Archive for December 5th, 2011

Energy, Finance, and Geopolitics

As the EU leaders work with the IMF, various central banks around the world and China to figure out a way to prevent a Euro collapse and treat the causes rather than just the symptoms of the crisis, it’s clear that four years into this economic crisis — which would be akin to another Great Depression if not for the capacity of government to intervene more effectively in the economy — the core problems remain unresolved.

The core issues revolve around a triad of energy, finance/debt and geopolitics.   The solution summed up in one sentence:  We must restructure our energy usage so as not to be dependent on oil, restructure debt and the global financial regime so as to return to sustainability, and restructure the world system to give new prominence to rising powers such as China, India, Russia and Brazil, while the US and the EU take important but diminished roles.

Despite all the hoopla around “drill, baby, drill” and oil finds everywhere from North Dakota to off the western shore of Mexico, nothing yet denies the fact that if we are not now at the peak of production, we still will be.   This isn’t as dangerous as some would have you believe.   The traditionalist peak oil school looks at production like a regular normal curve:

This alarmist example posits a quick drop in oil production, leading to crises ever more serious and devastating

The alarmist approach could be a bit early — the peak may still be ten or fifteen years off.  But right now the data does show flat production, even when prices spiked in 2007-08, so there is evidence to support a claim we are now at peak.   The late Matthew Simmons’ book Twilight in the Desert makes a persuasive yet indefinitive case that Saudi Arabia is already peaking and hiding the fact their real reserves are not as plentiful as claimed.   Still, the normal curve shown above is based on how US reserves were depleted — the US peaked in 1973 and production declined dramatically.   The global peak will probably not play itself out in the same way.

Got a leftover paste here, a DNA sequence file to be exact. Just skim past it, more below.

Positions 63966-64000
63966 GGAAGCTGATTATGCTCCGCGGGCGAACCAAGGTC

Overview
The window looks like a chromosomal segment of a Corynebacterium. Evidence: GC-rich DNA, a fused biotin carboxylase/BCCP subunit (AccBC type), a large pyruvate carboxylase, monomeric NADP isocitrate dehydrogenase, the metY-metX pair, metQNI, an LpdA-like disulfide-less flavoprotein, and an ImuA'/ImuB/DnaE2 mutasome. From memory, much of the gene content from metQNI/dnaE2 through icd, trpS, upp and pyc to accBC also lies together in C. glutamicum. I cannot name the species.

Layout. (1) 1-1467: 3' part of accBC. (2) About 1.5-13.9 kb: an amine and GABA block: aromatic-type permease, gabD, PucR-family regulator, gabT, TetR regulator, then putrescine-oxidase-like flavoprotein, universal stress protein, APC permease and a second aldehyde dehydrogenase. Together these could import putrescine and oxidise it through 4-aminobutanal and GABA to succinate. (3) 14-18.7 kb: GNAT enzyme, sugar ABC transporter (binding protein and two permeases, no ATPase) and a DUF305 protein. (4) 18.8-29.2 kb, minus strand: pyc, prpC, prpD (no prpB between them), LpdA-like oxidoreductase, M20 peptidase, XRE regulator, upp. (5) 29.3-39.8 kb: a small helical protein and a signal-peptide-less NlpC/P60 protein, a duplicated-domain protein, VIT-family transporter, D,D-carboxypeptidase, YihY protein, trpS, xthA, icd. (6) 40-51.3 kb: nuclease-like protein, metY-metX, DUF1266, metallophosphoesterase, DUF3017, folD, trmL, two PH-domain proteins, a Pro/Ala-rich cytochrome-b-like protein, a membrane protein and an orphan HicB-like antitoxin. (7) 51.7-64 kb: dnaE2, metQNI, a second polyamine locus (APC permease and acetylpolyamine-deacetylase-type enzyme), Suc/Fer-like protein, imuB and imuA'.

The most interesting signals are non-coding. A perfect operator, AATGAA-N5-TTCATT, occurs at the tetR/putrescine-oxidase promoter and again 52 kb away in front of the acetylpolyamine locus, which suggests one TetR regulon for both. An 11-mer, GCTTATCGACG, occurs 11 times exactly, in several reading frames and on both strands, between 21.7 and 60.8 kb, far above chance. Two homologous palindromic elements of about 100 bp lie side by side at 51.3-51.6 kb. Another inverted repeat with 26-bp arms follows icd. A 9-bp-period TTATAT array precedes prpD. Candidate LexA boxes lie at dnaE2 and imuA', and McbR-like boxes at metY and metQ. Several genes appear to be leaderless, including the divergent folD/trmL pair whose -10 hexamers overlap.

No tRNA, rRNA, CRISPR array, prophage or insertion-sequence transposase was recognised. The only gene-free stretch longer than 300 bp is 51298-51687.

The US peaked in an era of cheap oil; with oil expensive and the global economy as dependent as ever on it, the search for new reserves and thorough extraction from existing wells can stretch out the peak potentially quite a while.  The graph could stay around the peak for ten or twenty years and then decline at a much slower pace.  Still, switching from an oil based economy to one that runs on a diverse set of sources ranging from coal to solar, nuclear, geothermal, wind power and others will be difficult.   Waiting for the market to force change will likely assure a period of twenty years of imbalances where real crises and shortages cause political unrest and could yield dangerous movements akin to fascism of the 1930s.    Proactive efforts to actively promote alternative energies alongside efficient exploitation of remaining reserves could help make a safe transition possible; unfortunately it’s hard to find political will to do that when there is still denial that we’re in crisis.

The second issue is global debt.  Thanks in part to cheap energy and seemingly relentless growth, banks grew comfortable making large loans to governments, corporations and individuals without worrying too much about the ability to pay back the money.   The technology revolution helped rationalize this exuberance, technology means you can get more bang for the buck — more growth with fewer resources.  Governments and the private sector got addicted to a debt that could only be maintained so long as growth was rapid, requiring both cheap energy and technological advances.